"A quantum computer is based on manipulating the state of particles like electrons so that during the calculation, many different calculations are being performed at the same time, and only making a measurement at the end of the computation."

That is the succinct definition of quantum computing offered by Lawrence Krauss, a theoretical physicist and the author of The Physics of Star Trek and A Universe from Nothing, in the video below. 

So what would make a quantum computer so powerful is the ability to do many computations at same time. But achieving this is easier said than done. After all, as Krauss points out, we don’t behave quantum mechanically:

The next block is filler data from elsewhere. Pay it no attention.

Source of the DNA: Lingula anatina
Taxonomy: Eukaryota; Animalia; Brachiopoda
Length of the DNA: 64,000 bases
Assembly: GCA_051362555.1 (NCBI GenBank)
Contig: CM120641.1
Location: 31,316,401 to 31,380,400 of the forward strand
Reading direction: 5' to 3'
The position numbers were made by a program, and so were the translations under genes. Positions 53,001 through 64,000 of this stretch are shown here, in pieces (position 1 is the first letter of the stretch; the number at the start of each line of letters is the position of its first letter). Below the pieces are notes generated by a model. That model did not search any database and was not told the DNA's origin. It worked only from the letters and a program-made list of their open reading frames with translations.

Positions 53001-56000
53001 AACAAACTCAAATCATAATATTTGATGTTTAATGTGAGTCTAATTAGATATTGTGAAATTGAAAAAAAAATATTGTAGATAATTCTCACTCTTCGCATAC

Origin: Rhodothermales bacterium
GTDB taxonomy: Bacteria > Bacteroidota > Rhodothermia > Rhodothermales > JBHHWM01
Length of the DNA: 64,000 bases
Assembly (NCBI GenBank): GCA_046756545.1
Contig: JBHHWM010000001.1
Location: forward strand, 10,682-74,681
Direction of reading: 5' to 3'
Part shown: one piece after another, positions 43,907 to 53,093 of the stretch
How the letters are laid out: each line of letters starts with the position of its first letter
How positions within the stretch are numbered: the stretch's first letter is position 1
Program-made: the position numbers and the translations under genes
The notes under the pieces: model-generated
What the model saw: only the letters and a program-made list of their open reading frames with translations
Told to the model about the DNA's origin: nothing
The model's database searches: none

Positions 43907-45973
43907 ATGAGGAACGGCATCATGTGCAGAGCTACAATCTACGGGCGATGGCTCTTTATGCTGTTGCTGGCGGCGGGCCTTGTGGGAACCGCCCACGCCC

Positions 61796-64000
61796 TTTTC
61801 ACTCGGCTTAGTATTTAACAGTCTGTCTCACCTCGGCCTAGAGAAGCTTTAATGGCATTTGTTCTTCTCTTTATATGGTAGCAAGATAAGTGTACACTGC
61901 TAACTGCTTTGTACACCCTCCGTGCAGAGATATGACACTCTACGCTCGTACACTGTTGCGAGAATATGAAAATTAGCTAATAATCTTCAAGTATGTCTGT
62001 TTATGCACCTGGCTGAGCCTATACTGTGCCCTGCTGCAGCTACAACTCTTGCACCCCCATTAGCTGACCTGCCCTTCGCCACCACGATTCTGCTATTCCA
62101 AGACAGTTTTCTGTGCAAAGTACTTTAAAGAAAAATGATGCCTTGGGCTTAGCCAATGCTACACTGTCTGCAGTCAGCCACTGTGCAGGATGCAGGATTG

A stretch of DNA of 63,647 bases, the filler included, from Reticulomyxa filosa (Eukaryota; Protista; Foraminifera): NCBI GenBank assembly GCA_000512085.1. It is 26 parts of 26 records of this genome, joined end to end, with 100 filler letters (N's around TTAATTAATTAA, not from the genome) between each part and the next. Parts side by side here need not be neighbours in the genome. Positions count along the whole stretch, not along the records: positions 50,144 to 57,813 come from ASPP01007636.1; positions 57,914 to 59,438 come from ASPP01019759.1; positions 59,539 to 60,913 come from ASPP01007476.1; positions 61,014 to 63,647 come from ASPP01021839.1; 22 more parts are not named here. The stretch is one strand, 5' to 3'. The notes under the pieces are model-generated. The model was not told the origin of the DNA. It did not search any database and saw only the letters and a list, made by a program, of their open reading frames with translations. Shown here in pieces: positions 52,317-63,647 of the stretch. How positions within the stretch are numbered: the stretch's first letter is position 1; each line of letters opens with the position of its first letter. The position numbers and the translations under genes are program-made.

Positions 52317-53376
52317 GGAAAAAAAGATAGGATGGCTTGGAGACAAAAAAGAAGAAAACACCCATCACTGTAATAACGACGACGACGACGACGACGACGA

You want to make this macroscopic object, you want to keep it behaving quantum mechanically which means isolating it very carefully from, within itself, all the interactions and the outside world.  And that’s the hard part, Is isolating things enough to maintain this what's called quantum coherence.  And that’s the challenge and it’s a huge challenge.

And yet, the potential reward is as great as the challenge. "Once you can engineer materials on a scale where quantum mechanical properties are important," Krauss says, "a whole new world of phenomenon open up to you."

Watch here:

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